Every decent thriller involves some form of off-shore accounts. Usually, the bad guy either wants his “ransom” money transferred to one of those accounts, or someone has stolen money and parked it in the Caribbean. If your only knowledge of foreign accounts come from movies, you probably think they’re totally shady.
Actually, it’s not like that at all. Yes, there might be some shady transactions going on, but if you’re looking to diversify your investment portfolio and possibly earn more interest than an American bank might offer, foreign savings might be the way to go.
The Foreign Bank Account Advantages
There are two components to saving money overseas. The first involves putting your money into a foreign bank and setting up an account there. First, you’ll have to make sure you have access to that account online. You’ll find many foreign banks operate on the same principle as domestic banks: They want you to have online access. That means you can transfer funds without hopping on a plane.
A foreign bank account might offer lower fees than an American bank. They might also have higher interest rates. A simple savings account could pay upwards of 6% overseas, whereas in America, that account would only yield 1%.
The caution is the amount of time it takes for a transaction to clear. A foreign bank account also lets you have access to an online gambling account. Right now, U.S. law prohibits making money from online gambling through a U.S. bank. In other words, you could gamble and win but not be able to get paid unless your money goes to a foreign account.
The Foreign Bank Account Drawbacks
With diversification also comes risk. Your money in a foreign bank isn’t protected like it would be in the U.S. There is no overseas version of the FDIC. If the country’s economy where your money is parked goes belly up, you could lose those savings, and there wouldn’t be a lot you could do about that.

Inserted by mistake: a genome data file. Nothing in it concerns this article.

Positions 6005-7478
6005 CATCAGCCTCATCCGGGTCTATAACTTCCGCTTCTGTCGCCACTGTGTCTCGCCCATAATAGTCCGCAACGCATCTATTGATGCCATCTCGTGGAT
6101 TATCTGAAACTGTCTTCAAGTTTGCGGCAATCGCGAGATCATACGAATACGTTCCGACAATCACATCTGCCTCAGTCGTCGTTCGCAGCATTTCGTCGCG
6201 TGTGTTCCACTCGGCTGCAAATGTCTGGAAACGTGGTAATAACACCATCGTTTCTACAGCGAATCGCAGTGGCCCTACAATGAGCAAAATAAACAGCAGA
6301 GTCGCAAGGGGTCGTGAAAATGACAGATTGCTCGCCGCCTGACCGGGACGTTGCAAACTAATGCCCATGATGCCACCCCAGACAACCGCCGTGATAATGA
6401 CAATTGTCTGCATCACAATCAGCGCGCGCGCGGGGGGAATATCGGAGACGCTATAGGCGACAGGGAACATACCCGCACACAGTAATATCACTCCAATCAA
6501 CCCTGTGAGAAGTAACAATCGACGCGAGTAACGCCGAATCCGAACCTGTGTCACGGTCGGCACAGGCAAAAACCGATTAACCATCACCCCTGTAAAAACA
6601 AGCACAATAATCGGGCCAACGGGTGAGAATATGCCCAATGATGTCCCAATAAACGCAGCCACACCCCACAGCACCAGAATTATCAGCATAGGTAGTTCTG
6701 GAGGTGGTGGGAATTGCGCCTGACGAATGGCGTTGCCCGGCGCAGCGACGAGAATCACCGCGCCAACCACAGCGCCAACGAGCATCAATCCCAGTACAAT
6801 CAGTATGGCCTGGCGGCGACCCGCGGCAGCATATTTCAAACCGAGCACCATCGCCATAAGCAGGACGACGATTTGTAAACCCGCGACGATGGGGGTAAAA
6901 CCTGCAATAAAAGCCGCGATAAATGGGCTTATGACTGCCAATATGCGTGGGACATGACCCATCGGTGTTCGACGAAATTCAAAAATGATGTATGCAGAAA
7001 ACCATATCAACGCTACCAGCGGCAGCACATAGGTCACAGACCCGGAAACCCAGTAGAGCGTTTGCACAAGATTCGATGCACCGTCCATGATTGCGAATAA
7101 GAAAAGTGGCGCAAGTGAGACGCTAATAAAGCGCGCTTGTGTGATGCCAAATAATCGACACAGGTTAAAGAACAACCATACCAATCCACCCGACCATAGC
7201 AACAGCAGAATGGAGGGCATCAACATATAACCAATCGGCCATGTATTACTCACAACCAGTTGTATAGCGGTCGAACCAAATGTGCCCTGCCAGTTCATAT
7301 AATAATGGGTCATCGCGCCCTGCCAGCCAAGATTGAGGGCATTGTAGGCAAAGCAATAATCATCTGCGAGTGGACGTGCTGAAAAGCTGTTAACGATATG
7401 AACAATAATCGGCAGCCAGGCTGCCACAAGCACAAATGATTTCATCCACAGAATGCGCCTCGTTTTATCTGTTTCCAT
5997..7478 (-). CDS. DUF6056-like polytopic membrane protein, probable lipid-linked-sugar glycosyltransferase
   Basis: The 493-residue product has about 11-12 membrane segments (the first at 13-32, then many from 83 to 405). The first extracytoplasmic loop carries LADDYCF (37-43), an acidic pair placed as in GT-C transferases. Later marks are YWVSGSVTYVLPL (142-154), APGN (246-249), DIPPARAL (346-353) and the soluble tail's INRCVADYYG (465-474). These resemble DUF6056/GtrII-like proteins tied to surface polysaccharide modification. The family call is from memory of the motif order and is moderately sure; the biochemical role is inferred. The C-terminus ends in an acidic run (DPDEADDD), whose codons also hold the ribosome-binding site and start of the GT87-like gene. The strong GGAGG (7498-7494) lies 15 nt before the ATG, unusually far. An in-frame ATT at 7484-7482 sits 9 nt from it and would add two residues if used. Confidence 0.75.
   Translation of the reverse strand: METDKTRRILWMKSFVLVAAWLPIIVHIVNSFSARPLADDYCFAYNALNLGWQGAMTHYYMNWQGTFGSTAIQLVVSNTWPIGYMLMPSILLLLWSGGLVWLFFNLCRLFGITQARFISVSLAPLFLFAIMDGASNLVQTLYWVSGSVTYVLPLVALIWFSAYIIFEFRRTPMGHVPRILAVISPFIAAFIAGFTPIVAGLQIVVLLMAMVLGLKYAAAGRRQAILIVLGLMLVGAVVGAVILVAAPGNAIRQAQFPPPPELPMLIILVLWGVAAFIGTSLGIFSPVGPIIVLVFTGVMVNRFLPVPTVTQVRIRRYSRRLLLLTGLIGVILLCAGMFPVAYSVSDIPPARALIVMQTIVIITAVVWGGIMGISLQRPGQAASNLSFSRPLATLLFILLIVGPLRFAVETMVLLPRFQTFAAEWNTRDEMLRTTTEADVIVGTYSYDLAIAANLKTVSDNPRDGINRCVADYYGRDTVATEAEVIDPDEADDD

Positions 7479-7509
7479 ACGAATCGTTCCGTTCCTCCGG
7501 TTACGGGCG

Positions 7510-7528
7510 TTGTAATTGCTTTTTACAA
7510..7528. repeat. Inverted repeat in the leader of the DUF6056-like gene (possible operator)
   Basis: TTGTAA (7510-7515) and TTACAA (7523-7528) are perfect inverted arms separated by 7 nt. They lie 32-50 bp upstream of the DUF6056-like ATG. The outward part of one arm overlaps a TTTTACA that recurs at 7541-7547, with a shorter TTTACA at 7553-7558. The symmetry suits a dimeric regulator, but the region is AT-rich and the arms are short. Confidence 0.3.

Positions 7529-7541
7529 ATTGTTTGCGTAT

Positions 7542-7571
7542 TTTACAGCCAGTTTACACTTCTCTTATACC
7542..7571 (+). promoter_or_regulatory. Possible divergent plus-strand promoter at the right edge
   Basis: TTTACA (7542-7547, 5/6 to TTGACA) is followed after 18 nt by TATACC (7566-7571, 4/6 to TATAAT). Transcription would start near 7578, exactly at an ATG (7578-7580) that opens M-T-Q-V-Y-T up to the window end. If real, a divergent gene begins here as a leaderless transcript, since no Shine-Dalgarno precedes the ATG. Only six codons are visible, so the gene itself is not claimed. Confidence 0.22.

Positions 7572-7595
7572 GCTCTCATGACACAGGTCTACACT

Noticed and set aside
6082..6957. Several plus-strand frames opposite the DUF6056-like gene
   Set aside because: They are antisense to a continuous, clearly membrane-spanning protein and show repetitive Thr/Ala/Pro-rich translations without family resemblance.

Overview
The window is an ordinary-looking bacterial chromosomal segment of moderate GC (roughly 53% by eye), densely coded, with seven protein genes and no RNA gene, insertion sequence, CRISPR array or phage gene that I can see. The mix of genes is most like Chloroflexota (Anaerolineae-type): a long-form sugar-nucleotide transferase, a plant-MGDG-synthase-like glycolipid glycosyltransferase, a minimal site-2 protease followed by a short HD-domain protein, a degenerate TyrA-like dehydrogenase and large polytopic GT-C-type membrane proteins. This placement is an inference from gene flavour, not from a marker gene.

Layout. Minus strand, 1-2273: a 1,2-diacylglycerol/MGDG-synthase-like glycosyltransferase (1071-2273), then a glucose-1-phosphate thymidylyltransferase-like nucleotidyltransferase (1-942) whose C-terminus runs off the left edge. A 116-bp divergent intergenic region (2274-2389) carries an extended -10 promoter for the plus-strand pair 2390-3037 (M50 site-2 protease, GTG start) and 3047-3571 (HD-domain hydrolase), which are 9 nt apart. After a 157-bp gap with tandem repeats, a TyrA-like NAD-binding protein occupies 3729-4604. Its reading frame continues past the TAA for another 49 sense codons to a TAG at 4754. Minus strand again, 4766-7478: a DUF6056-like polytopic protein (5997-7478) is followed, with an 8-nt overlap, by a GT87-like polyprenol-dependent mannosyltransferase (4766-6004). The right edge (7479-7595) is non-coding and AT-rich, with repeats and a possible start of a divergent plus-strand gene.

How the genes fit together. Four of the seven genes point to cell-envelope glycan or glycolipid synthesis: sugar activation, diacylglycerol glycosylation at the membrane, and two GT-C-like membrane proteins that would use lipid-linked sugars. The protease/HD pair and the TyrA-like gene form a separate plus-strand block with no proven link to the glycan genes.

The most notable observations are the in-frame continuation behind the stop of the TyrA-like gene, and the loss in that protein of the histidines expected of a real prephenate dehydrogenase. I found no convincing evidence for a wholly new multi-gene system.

There is also the added burden of IRS filings. You’ll need to complete a Report of Foreign Bank and Financial Accounts form for every tax filing. This doesn’t mean you’ll be paying taxes on that money — you just have to let the IRS know it’s there. If you fail to file and they find out, you could be looking at a major fine.
Things also get a bit dicey when it comes to your estate. Anyone you leave that money to would probably have to pay the estate tax of that country before they could transfer out the funds. That all adds up to a lot of extra paperwork and record keeping.
Saving Foreign Currency
You could invest in foreign currency much like you would invest in any other type of commodities. You don’t need to set up a foreign bank account for this, but instead, you would need a brokerage account with a reputable firm. This is not unlike investing in a particular stock, but instead of playing the long game with stocks, you would probably need to pay closer attention to foreign currency investments. That is because they can tend to be a bit more volatile.
It would mean trusting your broker or keeping an eye on foreign money markets and constantly trading back and forth. It might be fun to play at that, but it would be hard to make serious money unless you’re willing to invest a lot of capital.
When it comes to putting your money to work, all options should be on the table, even if those options take you overseas.